The RTFA does this through legal “preemption.” Put simply, any local ordinance that would extend, change, or conflict with the Right to Farm Act is overruled by the state statute.

Does Your Family Farm Qualify for Protection?

For your family farm to qualify for protection under Michigan’s Right to Farm Act it must:

  • Be a “farm operation” operated and maintained for the production, harvesting, and storage of agriculture
  • Produce “farm products” including agricultural crops and animal products incorporating “the use of food, feed, fiber, or fur”
  • Sell agricultural products for “commercial purposes” including even the smallest amount of commercial activity
  • Follow the Generally Accepted Agricultural and Management Practices (GAAMPs) in some cases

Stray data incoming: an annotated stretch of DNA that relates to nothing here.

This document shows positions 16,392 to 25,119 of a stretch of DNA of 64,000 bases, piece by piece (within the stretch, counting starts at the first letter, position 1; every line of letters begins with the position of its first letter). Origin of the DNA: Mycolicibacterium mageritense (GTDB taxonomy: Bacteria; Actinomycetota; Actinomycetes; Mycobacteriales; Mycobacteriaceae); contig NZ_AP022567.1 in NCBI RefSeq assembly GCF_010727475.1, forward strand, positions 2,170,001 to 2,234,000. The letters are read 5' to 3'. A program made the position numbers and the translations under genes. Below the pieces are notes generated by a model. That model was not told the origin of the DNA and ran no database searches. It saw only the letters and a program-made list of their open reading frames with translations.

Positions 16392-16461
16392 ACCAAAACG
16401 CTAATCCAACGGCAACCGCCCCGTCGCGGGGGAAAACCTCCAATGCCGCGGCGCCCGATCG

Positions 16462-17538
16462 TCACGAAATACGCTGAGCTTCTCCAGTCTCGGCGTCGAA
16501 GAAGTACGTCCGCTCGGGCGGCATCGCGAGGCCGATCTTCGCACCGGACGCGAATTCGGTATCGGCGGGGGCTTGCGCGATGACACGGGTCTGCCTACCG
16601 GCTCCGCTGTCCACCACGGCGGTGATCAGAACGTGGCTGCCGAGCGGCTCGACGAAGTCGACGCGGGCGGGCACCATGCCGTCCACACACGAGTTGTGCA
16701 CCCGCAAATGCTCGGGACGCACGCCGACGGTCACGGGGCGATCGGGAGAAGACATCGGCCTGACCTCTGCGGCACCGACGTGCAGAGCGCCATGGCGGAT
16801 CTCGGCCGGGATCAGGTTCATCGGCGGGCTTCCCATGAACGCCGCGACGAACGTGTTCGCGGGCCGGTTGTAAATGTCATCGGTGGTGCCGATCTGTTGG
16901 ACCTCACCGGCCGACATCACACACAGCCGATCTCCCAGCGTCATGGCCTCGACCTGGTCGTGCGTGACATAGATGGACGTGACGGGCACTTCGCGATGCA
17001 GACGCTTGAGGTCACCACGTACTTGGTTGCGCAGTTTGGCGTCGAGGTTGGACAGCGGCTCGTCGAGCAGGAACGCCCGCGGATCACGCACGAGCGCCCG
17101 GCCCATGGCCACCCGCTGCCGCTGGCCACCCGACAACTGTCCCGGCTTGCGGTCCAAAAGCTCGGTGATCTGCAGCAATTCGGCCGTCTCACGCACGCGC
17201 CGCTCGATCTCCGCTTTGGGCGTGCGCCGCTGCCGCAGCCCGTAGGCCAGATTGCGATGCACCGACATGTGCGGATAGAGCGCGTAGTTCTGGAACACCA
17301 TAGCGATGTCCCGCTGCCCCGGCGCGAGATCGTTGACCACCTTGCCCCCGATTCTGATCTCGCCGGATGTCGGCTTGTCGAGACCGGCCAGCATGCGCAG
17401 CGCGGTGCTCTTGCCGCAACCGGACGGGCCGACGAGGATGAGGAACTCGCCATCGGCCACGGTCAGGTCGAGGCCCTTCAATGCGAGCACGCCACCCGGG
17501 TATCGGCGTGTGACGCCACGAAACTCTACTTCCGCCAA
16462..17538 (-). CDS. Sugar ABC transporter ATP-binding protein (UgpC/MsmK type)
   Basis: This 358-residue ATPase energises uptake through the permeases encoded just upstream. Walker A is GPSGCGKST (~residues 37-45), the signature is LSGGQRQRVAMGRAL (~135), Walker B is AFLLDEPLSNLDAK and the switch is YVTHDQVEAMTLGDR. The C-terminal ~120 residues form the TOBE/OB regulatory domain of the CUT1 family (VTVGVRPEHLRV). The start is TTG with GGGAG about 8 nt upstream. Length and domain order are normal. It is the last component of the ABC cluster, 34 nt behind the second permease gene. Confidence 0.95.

What are the Generally Accepted Agricultural and Management Practices (GAAMPs)?

GAAMPS are guidelines that the Michigan Commission of Agriculture and Rural Development sets out for farm operations across the state. These guidelines are updated each year to reflect technology improvements and environmental protection concerns. While every farm must comply with federal and state environmental laws and animal abuse laws, family farms may choose not to GAAMPs. However, choosing not to can limit how much protection the Right to Farm Act provides.

What About Urban Farming Initiatives?